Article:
Networking your way into insurance can be tricky. If you are left wondering why you haven’t networked your way into that Property Treaty Reinsurance role you’ve been after or the Fine Art & Specie position you’d like, there are two questions you need to ask yourself:
1. Are you determined enough?
2. Have you been using the right strategy?
Hunting out opportunities is hard work and can be scuppered if you have the wrong strategy.
But the hard work really can’t really be taught, you just need to pick up the phone, write the next email or hunt out the next person to contact. Determination generally isn’t the reason why you are not getting offers, it’s the not knowing how to go about networking your way to success that means rejection. What you need is a strategy that works equally as hard as you do.
Here are 4 points that will set you in the right direction when networking your way to a job.
When speaking to people in the insurance industry, the first thing they always say is how important their network is when developing and growing their business. It is just as important for you, as an outsider, to develop and grow your own network to help you break in.
So spread your net as far and as wide as you can and reach out to people that you wouldn’t normally think to contact. Use family and friends, and friends of friends and the family of friends; contact the people you met at the graduate fair and those you met at networking events – there is no one you should not consider contacting if you are serious about getting into the industry.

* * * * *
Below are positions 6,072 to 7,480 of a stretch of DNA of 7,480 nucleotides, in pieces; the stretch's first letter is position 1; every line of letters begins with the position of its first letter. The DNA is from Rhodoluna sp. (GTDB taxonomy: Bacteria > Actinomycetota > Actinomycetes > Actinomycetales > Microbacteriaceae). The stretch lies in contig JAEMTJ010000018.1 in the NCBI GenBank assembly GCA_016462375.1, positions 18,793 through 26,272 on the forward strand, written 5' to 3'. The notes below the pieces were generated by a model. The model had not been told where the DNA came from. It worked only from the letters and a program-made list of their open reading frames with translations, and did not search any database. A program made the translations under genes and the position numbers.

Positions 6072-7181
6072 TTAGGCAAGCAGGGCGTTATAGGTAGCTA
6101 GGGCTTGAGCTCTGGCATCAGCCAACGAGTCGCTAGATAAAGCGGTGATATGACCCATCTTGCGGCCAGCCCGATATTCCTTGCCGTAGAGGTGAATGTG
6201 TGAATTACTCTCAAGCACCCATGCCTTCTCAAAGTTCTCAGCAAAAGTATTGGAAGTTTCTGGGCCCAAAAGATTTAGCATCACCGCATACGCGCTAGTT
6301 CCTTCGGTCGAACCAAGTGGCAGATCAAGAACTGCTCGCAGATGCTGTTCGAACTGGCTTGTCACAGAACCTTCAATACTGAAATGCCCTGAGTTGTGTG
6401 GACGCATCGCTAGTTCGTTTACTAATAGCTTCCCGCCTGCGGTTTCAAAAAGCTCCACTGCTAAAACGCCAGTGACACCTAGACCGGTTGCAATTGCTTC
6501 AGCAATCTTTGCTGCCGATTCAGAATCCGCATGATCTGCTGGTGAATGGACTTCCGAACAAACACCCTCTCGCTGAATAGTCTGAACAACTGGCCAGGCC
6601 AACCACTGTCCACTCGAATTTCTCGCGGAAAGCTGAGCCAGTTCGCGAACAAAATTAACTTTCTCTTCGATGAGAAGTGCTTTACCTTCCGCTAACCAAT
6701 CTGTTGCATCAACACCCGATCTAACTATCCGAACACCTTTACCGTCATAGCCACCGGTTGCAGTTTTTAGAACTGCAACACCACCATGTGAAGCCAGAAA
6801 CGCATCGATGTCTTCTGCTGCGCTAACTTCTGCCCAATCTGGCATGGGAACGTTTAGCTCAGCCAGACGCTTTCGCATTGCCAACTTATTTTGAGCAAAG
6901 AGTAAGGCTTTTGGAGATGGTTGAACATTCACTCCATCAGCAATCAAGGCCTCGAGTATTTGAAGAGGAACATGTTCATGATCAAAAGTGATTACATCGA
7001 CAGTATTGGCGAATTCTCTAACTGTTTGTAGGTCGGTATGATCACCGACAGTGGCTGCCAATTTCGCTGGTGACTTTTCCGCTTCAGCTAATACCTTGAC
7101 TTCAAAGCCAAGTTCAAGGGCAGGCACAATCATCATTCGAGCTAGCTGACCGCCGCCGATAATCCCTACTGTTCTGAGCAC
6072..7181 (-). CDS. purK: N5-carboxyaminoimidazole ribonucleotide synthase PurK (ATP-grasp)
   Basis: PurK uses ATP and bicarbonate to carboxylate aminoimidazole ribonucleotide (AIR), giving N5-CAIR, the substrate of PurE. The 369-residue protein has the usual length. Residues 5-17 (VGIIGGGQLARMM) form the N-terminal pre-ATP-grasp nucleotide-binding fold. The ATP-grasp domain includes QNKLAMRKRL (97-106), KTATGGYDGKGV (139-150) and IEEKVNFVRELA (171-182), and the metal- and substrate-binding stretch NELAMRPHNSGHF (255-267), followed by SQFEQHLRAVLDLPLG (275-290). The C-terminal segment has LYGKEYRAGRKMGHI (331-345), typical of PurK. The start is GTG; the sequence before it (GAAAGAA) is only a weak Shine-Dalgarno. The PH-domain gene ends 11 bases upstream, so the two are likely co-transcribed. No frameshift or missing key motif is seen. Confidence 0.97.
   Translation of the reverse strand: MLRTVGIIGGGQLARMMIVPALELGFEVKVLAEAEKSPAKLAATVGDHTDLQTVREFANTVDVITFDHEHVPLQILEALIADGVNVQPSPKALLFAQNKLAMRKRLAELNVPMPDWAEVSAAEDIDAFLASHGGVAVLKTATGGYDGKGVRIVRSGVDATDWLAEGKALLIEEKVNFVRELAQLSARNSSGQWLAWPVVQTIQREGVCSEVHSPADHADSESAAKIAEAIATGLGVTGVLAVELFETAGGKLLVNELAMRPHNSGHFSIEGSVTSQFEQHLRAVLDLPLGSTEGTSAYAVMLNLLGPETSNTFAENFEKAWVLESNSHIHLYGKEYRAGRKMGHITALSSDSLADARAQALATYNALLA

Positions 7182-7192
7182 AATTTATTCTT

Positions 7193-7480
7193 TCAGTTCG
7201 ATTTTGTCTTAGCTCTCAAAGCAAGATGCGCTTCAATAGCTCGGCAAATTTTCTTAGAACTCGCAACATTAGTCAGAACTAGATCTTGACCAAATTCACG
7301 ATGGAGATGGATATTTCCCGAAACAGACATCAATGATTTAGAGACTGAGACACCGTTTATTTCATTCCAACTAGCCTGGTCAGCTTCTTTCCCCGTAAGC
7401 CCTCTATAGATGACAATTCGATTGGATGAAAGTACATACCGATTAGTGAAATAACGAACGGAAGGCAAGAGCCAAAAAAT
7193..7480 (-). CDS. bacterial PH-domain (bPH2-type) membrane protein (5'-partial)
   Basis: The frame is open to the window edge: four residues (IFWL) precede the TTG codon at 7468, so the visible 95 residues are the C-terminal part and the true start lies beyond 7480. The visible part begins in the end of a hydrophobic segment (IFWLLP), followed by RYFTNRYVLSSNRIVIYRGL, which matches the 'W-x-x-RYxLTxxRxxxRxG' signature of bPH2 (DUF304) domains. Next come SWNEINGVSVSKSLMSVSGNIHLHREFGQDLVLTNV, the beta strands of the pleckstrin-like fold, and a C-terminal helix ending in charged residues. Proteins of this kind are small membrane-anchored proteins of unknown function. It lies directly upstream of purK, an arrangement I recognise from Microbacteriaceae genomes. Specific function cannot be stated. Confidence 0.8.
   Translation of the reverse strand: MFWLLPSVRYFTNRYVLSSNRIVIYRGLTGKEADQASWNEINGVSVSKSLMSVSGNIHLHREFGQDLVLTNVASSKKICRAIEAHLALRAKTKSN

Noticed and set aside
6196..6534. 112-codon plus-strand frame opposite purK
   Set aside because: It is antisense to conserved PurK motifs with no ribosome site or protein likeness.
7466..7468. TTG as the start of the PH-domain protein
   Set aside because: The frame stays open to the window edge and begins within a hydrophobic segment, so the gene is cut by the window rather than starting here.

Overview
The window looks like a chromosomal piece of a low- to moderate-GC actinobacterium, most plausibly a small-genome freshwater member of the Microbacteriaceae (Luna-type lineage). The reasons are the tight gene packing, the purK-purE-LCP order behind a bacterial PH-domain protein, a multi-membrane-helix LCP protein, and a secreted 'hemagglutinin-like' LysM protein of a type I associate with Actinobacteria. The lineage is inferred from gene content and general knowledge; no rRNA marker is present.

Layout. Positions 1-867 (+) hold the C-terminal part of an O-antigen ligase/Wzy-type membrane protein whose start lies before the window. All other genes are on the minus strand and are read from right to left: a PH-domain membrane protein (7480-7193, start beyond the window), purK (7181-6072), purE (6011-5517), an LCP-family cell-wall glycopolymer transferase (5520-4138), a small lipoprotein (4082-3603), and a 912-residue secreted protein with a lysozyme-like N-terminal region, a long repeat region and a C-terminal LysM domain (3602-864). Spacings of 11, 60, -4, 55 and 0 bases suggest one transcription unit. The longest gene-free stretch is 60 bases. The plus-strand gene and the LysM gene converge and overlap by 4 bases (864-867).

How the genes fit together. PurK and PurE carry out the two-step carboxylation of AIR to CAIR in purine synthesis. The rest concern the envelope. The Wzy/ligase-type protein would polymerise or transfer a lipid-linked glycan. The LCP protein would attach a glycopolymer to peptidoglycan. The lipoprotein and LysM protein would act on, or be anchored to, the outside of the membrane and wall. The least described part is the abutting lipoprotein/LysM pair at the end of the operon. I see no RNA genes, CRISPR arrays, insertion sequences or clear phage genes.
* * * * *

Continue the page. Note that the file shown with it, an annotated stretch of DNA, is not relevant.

Use the right methods to get in touch
When you are contacting someone for the first time, if you have spoken to them before, or a friend or the contact has put you in touch with them, give them a call. A phone call is by far the best method of communication. Emails and social media websites, although making it infinitely easier to find the right person to speak to, have made us lazy and means we can sit behind a safety screen.
Get out of your comfort zone, plan what you are going to say on the phone call and pick up the phone. You will make a far bigger impression if you ring someone up and talk to them, than if you fire off a semi-generic email.
This does not apply if the person is not expecting your call.
If you have found the relevant insurance guru via LinkedIn, Google, or via their company website, send them an email first showing your interest, then follow up with a call.
More will be written on cover letters soon, but in the mean time, keep it short, simple and to the point. Ask them if you can meet up for a coffee as you’d like to learn more about their line of role/company/line of business. Suggest a time and be appreciative.
If they do not reply, resend the email a week later. Failing a response to second email, pick up the phone and speak to them. Express your interest, and ask them if they would mind meeting up for a quick coffee to discuss role/company/line of business. They may suggest a location, but if they don’t, ensure you have somewhere very close to their office in mind to meet them.
Saying the right things when you get there
The purpose of your meeting with them is to build rapport with them, so they feel motivated to help you. Insist on buying them the coffee (even if you are a struggling student) as it shows you’re appreciative of their time and even the small act of buying them a coffee might leave them feeling like they want to return the favour.